An important step in achieving the dream life is tending to it. Its like with gardening, you need to do more than just plant seeds. You need to space them the right distance apart, water them or maybe give them something to grow against.
A dream you do nothing with is likely to just remain a dream. But I think by tending to it you’re more likely to actually get it in some way or another.
And maybe that’s a scary thought, actually attaining what you truly want. But what do you have to lose, worst case scenario you end up back where you started with the knowledge that you took a risk to make it happen because you were willing to try.
I think that in searching for stability you don’t give yourself enough room to explore and take risks. You align yourself in things that feel safe and reliable then convince yourself that it’s what you truly desire.
The pursuit of stability is often about fear and control. As human beings one of our core needs is survival which is linked to staying safe.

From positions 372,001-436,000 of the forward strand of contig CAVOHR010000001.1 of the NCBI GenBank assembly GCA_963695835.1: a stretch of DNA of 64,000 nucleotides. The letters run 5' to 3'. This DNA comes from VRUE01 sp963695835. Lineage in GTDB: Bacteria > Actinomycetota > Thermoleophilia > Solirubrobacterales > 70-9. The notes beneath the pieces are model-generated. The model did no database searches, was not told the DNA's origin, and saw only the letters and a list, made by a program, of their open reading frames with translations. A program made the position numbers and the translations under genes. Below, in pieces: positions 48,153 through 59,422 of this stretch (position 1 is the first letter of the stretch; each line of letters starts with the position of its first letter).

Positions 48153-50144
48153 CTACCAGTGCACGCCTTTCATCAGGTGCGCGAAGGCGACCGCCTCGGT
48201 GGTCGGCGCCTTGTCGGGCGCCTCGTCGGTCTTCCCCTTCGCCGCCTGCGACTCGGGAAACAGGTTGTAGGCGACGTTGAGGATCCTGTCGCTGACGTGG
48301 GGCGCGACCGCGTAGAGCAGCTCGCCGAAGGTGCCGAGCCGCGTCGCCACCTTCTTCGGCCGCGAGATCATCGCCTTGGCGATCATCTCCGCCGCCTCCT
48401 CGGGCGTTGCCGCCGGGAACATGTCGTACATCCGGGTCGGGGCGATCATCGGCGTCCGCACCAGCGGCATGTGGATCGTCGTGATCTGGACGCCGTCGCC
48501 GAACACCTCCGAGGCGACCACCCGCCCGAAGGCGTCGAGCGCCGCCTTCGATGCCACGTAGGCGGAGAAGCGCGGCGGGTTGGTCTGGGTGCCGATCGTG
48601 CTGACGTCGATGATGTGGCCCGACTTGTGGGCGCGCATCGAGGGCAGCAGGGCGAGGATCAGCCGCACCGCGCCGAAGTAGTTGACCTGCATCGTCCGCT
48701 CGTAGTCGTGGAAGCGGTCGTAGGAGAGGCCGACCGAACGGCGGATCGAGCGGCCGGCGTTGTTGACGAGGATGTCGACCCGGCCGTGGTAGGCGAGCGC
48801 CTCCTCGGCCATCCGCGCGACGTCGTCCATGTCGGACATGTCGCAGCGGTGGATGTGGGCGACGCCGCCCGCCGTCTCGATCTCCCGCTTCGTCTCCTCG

But in pursing something that doesn’t have outcome certainty it brings up risk of jeopardising safety and therefore survival.
Perhaps you wanted to make art for a living, but you chose to be a HR assistant instead. The idea of making and selling your work for a living has risk because it might not work. What if you don’t make enough money, you can’t pay your bills, you have to move back with your parents or move with friends, you get evicted, you have to sell all your possessions blah, blah blah
The inner monologue is amazing at getting carried away. You can go from one small inconvenience to thinking your entire life is over. And I think that there is a string need for an awareness for that so that we don’t end up listening to that voice.
You don’t want to end up wishing you’d taken a chance in your twenties, thirties or forties because you decided to live your life in search of stability.
But you don’t have to go in the opposite direction either. Go for what brings you joy, what you care about or what interests you.